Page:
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Prison officers need people skills

I am writing in response to a speech given by Sir Martin Narey at the Annual Conference of the International Corrections and Prisons Association, which took place in October. Sir Martin, former Director General of HM Prison Service for England & Wales, set out his beliefs as to what prisons should be like and the changes that should take place.

Sir Martin’s belief is that prisons shouldn’t bother with trying to rehabilitate prisoners, but instead they should be made into decent places to stay. He argues: ‘Forget all the cures and innovations.  Just make prisons decent and respectful places where perhaps, our children could safely live. And as you do so, some prisoners will take the opportunity to change’.

I am a prisoner serving a 2-year sentence for fraud, so not your average prisoner, I’m 22-years old, Enhanced and at an open prison. After 3-weeks in custody I was already here at an open prison. That took hard work and dedication and I’ve lost count of how many letters I’ve sent to governors, the IMB and my Offender Supervisor. This taught me that if you want something in prison then you have to fight for it and liase with staff.

Before coming to prison, I worked extensively across the criminal justice system and within prisons. I have seen both sides of the system, and I have always believed in rehabilitation and supporting prisoners to prepare for release, which is what the Prison Service purpose statement stands for. I agree with Sir Martin that prisons need to be decent and that everyone should be treated with dignity and respect. But, I would say to Sir Martin that staff treating prisoners with dignity and respect is rehabilitation in itself.

Staff act as role-models and subsequently create a rehabilitative culture. I have always driven for prison reform to better support changing the lives of prisoners and prevent reoffending. In my opinion, this change lies with prison officers themselves. They have the ultimate role to play and I would argue this point until I go blue in the face.

We need prison officers that focus on rehabilitation of prisoners and their impact on the wider rehabilitation agenda. During my work in prisons I have seen how good prison officers have changed lives and prisoners’ way of thinking. For example; a 5-minute chat could change a prisoner’s view, encourage engagement with staff, encourage engagement with rehabilitative activities like education or job searches, therefore preparing that prisoner for release.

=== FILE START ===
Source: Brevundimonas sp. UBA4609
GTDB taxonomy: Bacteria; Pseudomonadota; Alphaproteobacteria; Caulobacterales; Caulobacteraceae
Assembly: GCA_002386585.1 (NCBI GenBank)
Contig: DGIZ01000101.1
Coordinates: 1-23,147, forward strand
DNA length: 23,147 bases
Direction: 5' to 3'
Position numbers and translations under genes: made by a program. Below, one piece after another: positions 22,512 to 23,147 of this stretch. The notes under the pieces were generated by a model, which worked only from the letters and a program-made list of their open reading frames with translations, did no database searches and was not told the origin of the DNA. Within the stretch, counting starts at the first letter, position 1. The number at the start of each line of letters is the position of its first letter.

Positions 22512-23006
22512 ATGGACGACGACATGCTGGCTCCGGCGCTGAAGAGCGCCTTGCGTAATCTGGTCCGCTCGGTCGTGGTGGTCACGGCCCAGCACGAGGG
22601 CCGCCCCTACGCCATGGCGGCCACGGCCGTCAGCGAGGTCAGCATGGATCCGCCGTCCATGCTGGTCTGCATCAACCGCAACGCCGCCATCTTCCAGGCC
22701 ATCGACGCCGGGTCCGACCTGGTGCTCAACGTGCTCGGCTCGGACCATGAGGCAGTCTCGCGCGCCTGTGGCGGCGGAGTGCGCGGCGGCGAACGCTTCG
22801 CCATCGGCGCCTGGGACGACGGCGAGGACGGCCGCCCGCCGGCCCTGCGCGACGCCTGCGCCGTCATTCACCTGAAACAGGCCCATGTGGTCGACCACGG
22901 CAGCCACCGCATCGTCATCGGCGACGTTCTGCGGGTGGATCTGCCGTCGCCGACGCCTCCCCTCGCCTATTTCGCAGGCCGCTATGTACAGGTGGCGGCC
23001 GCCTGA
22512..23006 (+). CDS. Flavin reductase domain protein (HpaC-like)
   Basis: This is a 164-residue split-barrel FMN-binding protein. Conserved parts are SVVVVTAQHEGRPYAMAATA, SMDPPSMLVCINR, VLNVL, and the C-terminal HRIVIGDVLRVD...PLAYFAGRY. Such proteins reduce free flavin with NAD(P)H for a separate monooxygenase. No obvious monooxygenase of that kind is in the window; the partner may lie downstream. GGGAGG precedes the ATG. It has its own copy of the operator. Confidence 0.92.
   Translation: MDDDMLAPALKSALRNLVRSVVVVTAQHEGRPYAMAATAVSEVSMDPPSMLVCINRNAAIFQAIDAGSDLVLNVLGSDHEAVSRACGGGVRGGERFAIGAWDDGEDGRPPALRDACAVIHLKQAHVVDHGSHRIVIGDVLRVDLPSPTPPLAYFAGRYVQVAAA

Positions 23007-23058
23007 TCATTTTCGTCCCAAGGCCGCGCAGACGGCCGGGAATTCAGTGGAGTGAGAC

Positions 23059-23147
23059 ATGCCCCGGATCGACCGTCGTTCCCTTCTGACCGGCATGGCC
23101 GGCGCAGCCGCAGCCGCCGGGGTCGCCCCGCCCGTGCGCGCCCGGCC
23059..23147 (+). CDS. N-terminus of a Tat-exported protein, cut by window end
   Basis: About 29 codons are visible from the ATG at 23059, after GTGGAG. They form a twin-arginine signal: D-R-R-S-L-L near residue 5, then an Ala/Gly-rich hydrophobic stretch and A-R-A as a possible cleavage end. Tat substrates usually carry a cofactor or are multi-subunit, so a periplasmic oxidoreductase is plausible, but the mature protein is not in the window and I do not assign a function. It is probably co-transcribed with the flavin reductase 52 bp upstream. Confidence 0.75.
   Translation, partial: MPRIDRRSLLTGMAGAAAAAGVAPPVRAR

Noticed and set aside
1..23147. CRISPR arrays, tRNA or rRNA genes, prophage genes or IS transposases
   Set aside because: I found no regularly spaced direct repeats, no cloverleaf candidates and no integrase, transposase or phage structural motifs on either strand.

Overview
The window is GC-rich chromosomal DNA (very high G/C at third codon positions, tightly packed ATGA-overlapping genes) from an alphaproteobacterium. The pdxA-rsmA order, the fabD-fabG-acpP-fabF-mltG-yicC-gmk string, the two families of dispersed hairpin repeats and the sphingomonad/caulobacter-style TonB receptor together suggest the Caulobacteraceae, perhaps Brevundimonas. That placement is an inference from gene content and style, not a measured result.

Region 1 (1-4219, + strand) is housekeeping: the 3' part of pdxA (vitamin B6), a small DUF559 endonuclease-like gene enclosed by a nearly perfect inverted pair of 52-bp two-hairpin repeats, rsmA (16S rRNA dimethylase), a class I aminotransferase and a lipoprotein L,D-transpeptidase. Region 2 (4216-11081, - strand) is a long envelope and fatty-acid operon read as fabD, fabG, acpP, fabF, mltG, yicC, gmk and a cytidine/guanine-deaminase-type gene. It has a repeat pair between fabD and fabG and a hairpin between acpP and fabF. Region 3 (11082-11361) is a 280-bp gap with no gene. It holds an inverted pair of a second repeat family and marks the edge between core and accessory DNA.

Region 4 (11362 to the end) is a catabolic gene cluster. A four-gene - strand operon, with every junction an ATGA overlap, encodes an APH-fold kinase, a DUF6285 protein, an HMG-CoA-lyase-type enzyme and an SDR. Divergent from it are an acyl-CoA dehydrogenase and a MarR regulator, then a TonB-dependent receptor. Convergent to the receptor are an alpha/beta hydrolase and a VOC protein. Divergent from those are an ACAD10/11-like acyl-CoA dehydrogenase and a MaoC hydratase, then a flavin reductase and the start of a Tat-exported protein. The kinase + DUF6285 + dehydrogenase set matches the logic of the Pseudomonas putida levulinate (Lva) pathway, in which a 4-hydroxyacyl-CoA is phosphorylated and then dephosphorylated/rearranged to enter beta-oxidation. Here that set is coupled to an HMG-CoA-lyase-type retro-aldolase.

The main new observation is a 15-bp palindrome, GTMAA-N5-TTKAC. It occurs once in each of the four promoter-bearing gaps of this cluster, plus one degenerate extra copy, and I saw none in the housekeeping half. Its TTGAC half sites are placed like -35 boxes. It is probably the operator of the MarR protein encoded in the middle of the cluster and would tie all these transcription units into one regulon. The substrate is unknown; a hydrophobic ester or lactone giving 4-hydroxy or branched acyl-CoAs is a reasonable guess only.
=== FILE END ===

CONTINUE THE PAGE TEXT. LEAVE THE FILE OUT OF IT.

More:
So, how about we train prison officers in having good people skills? I would argue that this could have the biggest effect in rehabilitating prisoners. For Sir Martin to say, ‘Rehabilitation in prison is virtually impossible’, is, I feel, a wrong assumption. We should at least try to rehabilitate and not just give up on prisoners. By prison officers having a 5-minute chat to a prisoner, they can find the barriers to their rehabilitation and then work hard to overcome these in order to create the rehabilitative culture that prisons should be striving for.

Prison officers are on the front line and are the information gatherers. Key workers, personal officers and ACCT assessors all have a role to play in the daily interventions they have with prisoners, but if these conversations are not recorded and shared with others, then how can we expect the adequate individual rehabilitative needs of that prisoner to be ever met?

My point is that just positively interacting with prisoners can make a massive impact on how they view staff and their willingness to engage. For example, if a prisoner tells staff that he/she would like to start up a business on release, then the prison officer may be aware of a business course running and make the prisoner aware of it. That 5-minute chat could change a prisoner’s life, but what that prison officer has contributed towards is the wider rehabilitative agenda. By that I mean by preventing the prisoner from reoffending brings down the associated cost of reoffending (currently at £18.1 billion annually according to a House of Commons speech by Bob Neil MP, Chairman of the Justice Select Committee), it reduces crime and victims, makes the public safer, increases public confidence, brings down the prison population, which in turn prevents overcrowding, which means we can then have the decent conditions Sir Narey talks about.

Although Sir Martin has good intentions and I agree with the need to have decent conditions, I feel that rehabilitation is vital and that prison officers need to use their people skills to implement this effectively.

This article has been initially published in Inside Time Newspaper on 8 December 2019:

You can watch Sir Martin Narey’s presentation here: 

Author: Jack D, HMP North Sea Camp

Image: Singapore Prison Service

Published on: 10/01/2020